After moving through the discovery phase, it’s time to compile your information into points of view that can add value to the client or customer. We are now going into the insight phase.
If successful, you’ve gathered incredible insights about your client and their customers in the discovery phase. Before taking those data points and hurriedly getting back to selling your solution, you’ve got to reflect. Reflection, the ability to make connections, is not a solo activity; it’s a dual-player game. Insight, between discovery and accelerate, utilizes a mindset of empathy where understanding the person in front of you is critical.
As Naked Sales states: “Empathy helps us understand the viewpoints of the various stakeholders we’ve encountered in our discovery. It helps us see the world from their perspective, to walk in their shoes.”
Being empathetic can be difficult, especially for salespeople. We are constantly being told “no.” Vulnerability is not a feeling we know too well. However, vulnerability can unlock doors you never knew could open. Not only does empathizing open you up to more opportunities, but you become a trusted partner or advisor to your client instead of just a salesperson.
“Empathy earns you the right to tell people the truth, even when it might be hard to hear.”
An insight is a hunch. Not gripping on too tightly to a problem that’s surfaced, but more so a genuine interest that you’re willing to explore more. The solution that you were initially bringing to the client, or the one in the back of your head now that you want to yell out, could still be very wrong. You’ve gathered excellent insights from the discovery phase; now it’s time to put together a compelling story in concert with your client. There a few exercises you can facilitate to deepen insights about your client. One I’ve found very effective is the empathy map.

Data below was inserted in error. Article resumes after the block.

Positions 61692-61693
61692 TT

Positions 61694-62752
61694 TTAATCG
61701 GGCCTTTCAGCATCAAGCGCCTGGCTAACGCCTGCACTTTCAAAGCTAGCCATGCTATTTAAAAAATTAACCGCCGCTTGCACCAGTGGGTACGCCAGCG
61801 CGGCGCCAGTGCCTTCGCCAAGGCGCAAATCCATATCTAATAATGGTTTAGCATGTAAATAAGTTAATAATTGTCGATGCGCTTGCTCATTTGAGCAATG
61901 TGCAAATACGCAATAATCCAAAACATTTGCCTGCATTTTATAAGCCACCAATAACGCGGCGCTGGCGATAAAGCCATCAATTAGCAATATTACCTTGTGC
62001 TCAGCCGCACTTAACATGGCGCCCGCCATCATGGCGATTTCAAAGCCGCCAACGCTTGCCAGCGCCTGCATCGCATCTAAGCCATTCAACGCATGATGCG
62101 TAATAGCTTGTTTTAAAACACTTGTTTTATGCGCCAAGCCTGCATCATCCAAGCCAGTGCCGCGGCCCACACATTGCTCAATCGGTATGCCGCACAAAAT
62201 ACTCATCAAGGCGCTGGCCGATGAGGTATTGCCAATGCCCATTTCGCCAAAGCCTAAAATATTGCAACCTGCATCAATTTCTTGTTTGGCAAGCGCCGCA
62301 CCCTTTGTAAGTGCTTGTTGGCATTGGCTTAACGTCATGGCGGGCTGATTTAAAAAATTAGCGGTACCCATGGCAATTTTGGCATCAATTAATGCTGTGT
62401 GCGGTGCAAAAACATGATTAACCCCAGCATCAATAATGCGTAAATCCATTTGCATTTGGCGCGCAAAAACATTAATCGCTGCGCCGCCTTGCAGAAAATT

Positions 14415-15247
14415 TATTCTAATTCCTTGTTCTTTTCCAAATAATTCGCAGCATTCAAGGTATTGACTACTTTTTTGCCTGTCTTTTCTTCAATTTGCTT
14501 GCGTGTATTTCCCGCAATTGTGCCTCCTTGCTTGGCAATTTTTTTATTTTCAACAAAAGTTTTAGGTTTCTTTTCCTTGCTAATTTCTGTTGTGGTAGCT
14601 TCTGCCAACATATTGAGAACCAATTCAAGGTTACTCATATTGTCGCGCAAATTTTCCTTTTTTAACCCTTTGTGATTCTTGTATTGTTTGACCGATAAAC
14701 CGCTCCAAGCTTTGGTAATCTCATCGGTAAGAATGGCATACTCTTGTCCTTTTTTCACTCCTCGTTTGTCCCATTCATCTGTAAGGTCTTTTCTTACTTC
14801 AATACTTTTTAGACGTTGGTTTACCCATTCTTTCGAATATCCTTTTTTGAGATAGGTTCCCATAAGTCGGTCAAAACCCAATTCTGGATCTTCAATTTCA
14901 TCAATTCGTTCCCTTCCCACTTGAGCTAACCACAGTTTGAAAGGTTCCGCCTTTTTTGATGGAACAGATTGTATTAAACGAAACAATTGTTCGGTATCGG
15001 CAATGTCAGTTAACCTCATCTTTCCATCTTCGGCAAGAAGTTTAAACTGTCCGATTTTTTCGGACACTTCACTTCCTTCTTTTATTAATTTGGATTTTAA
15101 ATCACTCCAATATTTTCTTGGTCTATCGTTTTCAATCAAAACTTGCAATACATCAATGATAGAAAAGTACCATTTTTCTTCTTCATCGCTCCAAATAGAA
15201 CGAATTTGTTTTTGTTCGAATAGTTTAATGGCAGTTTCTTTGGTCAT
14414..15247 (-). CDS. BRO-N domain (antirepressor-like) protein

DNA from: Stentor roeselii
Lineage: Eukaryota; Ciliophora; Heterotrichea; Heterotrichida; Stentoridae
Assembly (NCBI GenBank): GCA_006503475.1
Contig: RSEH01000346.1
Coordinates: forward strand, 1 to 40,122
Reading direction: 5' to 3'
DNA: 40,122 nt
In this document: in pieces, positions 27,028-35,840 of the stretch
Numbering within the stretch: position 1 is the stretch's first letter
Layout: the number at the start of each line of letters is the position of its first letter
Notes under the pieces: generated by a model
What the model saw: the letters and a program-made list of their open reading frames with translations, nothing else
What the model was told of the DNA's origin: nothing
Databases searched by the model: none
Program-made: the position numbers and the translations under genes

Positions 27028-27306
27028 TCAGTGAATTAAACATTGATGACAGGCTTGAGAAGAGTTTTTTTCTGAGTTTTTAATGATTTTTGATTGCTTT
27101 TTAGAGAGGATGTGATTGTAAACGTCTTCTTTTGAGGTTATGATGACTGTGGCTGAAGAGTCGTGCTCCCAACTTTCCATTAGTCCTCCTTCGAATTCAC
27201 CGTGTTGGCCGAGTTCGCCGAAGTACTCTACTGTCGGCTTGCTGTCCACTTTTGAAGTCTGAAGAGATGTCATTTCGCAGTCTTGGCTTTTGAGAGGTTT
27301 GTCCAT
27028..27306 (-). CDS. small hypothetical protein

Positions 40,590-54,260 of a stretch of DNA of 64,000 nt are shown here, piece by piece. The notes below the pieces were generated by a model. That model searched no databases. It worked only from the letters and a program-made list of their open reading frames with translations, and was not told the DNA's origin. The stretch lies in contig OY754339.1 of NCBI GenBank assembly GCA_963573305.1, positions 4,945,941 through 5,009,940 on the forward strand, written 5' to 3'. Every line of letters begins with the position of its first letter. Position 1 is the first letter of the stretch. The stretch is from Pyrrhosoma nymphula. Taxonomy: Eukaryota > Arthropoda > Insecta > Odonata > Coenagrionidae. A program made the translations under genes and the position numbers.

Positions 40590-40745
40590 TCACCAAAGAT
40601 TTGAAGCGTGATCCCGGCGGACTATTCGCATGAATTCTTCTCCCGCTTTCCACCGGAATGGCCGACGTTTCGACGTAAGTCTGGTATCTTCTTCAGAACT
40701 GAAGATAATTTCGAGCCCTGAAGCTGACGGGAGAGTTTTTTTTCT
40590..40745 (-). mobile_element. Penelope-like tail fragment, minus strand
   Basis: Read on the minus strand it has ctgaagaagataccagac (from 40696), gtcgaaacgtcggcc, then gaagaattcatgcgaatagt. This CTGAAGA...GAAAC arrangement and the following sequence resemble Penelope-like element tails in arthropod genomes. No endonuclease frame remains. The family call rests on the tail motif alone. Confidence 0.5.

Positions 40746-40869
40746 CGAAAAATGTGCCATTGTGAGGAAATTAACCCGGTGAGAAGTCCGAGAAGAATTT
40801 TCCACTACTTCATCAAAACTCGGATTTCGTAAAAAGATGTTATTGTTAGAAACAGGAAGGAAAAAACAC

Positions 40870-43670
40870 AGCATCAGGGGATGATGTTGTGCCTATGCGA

The objective of the empathy map is to gain a deeper level of understanding of your client. The exercise doesn’t have to be a complex endeavor. Empathy-mapping can take as little as 20 minutes. The Empathy Map Canvas serves as a quick outline to help you practice empathy and put yourself in the position of a specific human being so you can walk a few feet in their shoes by asking and answering a few essential questions:
- Who are you empathizing with?
- What do they need to do?
- What do they see?
- What do they say?
- What do they do?
- What do they hear?
- What do they think and feel?
Answering these questions helps you understand the client’s jobs-to-be-done, their pains, and gains. You can also create empathy maps for your client’s customers. When building your empathy map about the client’s customers, you first need to define who you are speaking about. Could you give them a name? Better yet, if the person you are mapping is an actual person, use the real name and do some desktop research to help you fill out this map.
One of the most famous examples of what the job causes people to buy products is the late Harvard Business School professor and disruptive innovation expert Clayton Christensen’s “The Job of a McDonald’s Milkshake.” McDonald’s approached him looking to innovate their milkshake product line. By uncovering the jobs-to-be-done by a McDonald’s milkshake, they realized that the market for milkshakes was seven times larger than they had thought. View the fascinating video below:
Empathy-mapping can even help your client identify gaps in their understanding of the customers they serve. This empathy map is an elegant tool for developing a customer persona across varying group segments. Additionally, you’re confirming hunches with your client, leading to the co-creation of a solution which means you can’t be wrong. We’ll be taking the co-creative approach into the accelerate phase.
If you liked this article, check out our comprehensive list of more business tips from Harry Alford in Veteran Startup 101
-Feature photo by Austin Distel on Unsplash
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